Beyond the Winter Blues

Seasonal affective disorder (SAD) is a type of depression that comes and goes with the seasons. It usually starts in the late fall and early winter and goes away during the spring and summer. Some people do have episodes of depression that start in the spring or summer, but that is much less common.

Symptoms of SAD may include sadness; a gloomy outlook; feeling hopeless, worthless, and irritable; loss of interest or pleasure in activities you used to enjoy; low energy; difficulty sleeping or oversleeping; carbohydrate cravings and weight gain; and thoughts of death or suicide.
The causes of SAD are unknown, but research has found some biological clues. People with SAD may have trouble regulating seratonin, one of the key neurotransmitters involved in mood. One study found that people with SAD have 5{06cf2b9696b159f874511d23dbc893eb1ac83014175ed30550cfff22781411e5} more serotonin transporter protein in winter months than summer months. Higher serotonin transporter protein leaves less serotonin available at the synapse because the function of the transporter is to recycle neurotransmitter back into the pre-synaptic neuron.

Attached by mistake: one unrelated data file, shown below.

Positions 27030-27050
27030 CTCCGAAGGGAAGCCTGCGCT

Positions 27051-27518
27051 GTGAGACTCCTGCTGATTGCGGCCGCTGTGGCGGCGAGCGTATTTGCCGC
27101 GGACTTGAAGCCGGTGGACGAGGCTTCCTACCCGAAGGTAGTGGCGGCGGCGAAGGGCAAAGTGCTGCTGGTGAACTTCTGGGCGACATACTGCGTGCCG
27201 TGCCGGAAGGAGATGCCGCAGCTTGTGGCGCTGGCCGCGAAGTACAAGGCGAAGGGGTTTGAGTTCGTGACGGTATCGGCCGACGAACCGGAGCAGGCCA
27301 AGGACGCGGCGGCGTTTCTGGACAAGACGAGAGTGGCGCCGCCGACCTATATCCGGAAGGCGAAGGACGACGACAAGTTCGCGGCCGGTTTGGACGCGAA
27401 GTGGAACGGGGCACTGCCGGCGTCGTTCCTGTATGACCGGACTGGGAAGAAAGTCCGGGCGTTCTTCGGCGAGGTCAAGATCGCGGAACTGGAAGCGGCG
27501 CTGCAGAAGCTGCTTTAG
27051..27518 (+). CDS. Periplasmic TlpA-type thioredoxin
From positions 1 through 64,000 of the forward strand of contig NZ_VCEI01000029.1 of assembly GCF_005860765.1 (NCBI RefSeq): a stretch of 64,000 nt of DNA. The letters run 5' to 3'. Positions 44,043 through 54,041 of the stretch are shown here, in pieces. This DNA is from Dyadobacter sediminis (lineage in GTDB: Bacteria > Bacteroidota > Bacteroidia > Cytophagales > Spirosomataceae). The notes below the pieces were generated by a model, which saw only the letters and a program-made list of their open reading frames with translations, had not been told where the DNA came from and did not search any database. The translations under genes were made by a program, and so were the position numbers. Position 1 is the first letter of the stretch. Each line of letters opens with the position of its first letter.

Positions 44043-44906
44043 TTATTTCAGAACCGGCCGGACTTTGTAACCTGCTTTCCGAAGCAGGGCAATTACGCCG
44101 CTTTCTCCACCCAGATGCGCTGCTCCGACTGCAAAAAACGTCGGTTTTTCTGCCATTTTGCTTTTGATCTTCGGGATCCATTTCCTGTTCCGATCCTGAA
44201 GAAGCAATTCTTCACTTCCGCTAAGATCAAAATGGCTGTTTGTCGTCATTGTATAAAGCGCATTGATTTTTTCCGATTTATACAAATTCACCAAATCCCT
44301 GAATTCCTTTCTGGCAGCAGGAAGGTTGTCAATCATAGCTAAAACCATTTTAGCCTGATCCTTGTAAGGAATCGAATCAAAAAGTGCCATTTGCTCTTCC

In addition, people with SAD may overproduce the hormone melatonin. Darkness increases production of melatonin, which regulates sleep. As winter days become shorter, melatonin production increases, leaving people with SAD feeling sleepier and more lethargic, often with delayed circadian rhythms.
People with SAD also may produce less vitamin D, which is believed to play a role in serotonin activity. Vitamin D insufficiency may be associated with clinically significant depression symptoms.
Attributes that may increase the risk of SAD include:
• Being female. SAD is diagnosed four times more often in women than men.
• Living far from the equator. SAD is more frequent in people who live far north or south of the equator. For example, 1{06cf2b9696b159f874511d23dbc893eb1ac83014175ed30550cfff22781411e5} of those who live in Florida and 9{06cf2b9696b159f874511d23dbc893eb1ac83014175ed30550cfff22781411e5} of those who live in New England or Alaska suffer from the condition.
• Family history. People with a family history of other types of depression are more likely to develop SAD than people who do not have a family history of depression.
• Having depression or bipolar disorder. The symptoms of depression may worsen with the seasons if an individual has one of these conditions (but SAD is diagnosed only if seasonal depressions are the most common).
• Younger age. Younger adults have a higher risk of SAD than older adults. SAD has been reported even in children and teens.
The main treatment for SAD is light therapy. The idea behind light therapy is to replace the sunshine missed during the fall and winter months. The individual sits in front of a light-therapy box every morning to get daily exposure to bright, artificial light.
However, some people with SAD do not respond to light therapy alone. Antidepressant medicines and talk therapy can reduce SAD symptoms, either alone or combined with light therapy.